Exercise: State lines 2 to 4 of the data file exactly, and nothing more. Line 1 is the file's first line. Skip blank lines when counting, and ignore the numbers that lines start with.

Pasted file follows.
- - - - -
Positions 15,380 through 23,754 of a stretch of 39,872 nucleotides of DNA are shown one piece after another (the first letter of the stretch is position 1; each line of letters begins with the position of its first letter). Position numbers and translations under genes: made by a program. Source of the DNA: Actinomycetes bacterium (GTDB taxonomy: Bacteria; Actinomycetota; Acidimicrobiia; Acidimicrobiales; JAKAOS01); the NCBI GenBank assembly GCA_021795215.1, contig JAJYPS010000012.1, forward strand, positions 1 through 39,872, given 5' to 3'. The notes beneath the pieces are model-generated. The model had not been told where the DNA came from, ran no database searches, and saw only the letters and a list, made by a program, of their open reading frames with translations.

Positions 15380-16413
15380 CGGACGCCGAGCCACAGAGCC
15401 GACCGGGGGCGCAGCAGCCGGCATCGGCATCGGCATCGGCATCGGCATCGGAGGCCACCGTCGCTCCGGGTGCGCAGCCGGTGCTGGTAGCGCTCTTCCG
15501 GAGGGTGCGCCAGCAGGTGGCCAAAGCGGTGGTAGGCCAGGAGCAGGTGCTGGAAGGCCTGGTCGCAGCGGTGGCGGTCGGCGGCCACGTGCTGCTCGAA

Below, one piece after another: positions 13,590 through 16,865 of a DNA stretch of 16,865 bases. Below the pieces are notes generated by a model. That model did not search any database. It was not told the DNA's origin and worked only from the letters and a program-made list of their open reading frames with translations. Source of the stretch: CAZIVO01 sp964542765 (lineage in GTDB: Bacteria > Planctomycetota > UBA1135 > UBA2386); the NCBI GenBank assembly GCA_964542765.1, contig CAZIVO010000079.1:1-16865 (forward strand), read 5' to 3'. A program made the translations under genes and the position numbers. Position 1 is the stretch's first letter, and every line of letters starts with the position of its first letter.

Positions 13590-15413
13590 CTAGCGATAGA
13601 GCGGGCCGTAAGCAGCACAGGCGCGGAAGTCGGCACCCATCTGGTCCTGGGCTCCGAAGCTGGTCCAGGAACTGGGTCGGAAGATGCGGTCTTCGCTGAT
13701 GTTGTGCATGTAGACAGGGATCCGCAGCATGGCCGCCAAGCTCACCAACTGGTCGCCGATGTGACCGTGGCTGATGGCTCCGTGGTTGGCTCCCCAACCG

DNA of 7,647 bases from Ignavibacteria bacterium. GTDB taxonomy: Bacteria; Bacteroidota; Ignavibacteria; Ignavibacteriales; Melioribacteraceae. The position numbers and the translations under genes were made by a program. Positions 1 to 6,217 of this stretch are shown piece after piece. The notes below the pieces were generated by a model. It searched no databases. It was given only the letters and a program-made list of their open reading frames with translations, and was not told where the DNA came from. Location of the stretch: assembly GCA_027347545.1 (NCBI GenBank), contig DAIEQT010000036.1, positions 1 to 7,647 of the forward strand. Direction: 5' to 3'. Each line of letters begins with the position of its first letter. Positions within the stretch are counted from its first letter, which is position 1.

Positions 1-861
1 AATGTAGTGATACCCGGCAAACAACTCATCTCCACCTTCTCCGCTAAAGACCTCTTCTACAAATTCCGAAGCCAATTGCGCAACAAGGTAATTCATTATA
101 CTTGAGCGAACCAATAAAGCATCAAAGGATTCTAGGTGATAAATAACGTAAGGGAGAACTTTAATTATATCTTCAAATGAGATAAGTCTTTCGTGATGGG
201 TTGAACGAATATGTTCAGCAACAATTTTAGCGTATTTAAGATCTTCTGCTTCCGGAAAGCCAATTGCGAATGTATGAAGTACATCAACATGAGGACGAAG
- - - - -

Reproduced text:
Positions 15380-16413
15380 CGGACGCCGAGCCACAGAGCC
15401 GACCGGGGGCGCAGCAGCCGGCATCGGCATCGGCATCGGCATCGGCATCGGAGGCCACCGTCGCTCCGGGTGCGCAGCCGGTGCTGGTAGCGCTCTTCCG